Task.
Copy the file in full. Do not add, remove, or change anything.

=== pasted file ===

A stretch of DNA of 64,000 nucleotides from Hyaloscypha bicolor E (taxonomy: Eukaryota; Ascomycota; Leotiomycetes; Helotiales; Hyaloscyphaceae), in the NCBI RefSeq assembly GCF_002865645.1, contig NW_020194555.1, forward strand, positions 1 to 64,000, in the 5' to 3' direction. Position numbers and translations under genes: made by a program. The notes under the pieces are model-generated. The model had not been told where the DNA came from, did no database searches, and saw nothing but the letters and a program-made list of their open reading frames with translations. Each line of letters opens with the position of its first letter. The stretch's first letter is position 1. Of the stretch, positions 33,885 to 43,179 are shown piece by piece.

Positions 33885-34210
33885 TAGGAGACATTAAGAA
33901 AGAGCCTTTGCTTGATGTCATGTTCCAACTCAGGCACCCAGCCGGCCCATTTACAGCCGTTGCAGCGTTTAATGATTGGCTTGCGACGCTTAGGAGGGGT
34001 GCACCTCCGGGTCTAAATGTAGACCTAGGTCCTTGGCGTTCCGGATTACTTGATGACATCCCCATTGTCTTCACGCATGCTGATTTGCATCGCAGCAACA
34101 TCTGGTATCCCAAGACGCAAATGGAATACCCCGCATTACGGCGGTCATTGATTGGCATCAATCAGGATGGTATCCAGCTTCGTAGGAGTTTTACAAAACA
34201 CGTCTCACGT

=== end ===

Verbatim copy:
A stretch of DNA of 64,000 nucleotides from Hyaloscypha bicolor E (taxonomy: Eukaryota; Ascomycota; Leotiomycetes; Helotiales; Hyaloscyphaceae), in the NCBI RefSeq assembly GCF_002865645.1, contig NW_020194555.1, forward strand, positions 1 to 64,000, in the 5' to 3' direction. Position numbers and translations under genes: made by a program. The notes under the pieces are model-generated. The model had not been told where the DNA came from, did no database searches, and saw nothing but the letters and a program-made list of their open reading frames with translations. Each line of letters opens with the position of its first letter. The stretch's first letter is position 1. Of the stretch, positions 33,885 to 43,179 are shown piece by piece.

Positions 33885-34210
33885 TAGGAGACATTAAGAA
33901 AGAGCCTTTGCTTGATGTCATGTTCCAACTCAGGCACCCAGCCGGCCCATTTACAGCCGTTGCAGCGTTTAATGATTGGCTTGCGACGCTTAGGAGGGGT
34001 GCACCTCCGGGTCTAAATGTAGACCTAGGTCCTTGGCGTTCCGGATTACTTGATGACATCCCCATTGTCTTCACGCATGCTGATTTGCATCGCAGCAACA
34101 TCTGGTATCCCAAGACGCAAATGGAATACCCCGCATTACGGCGGTCATTGATTGGCATCAATCAGGATGGTATCCAGCTTCGTAGGAGTTTTACAAAACA
34201 CGTCTCACGT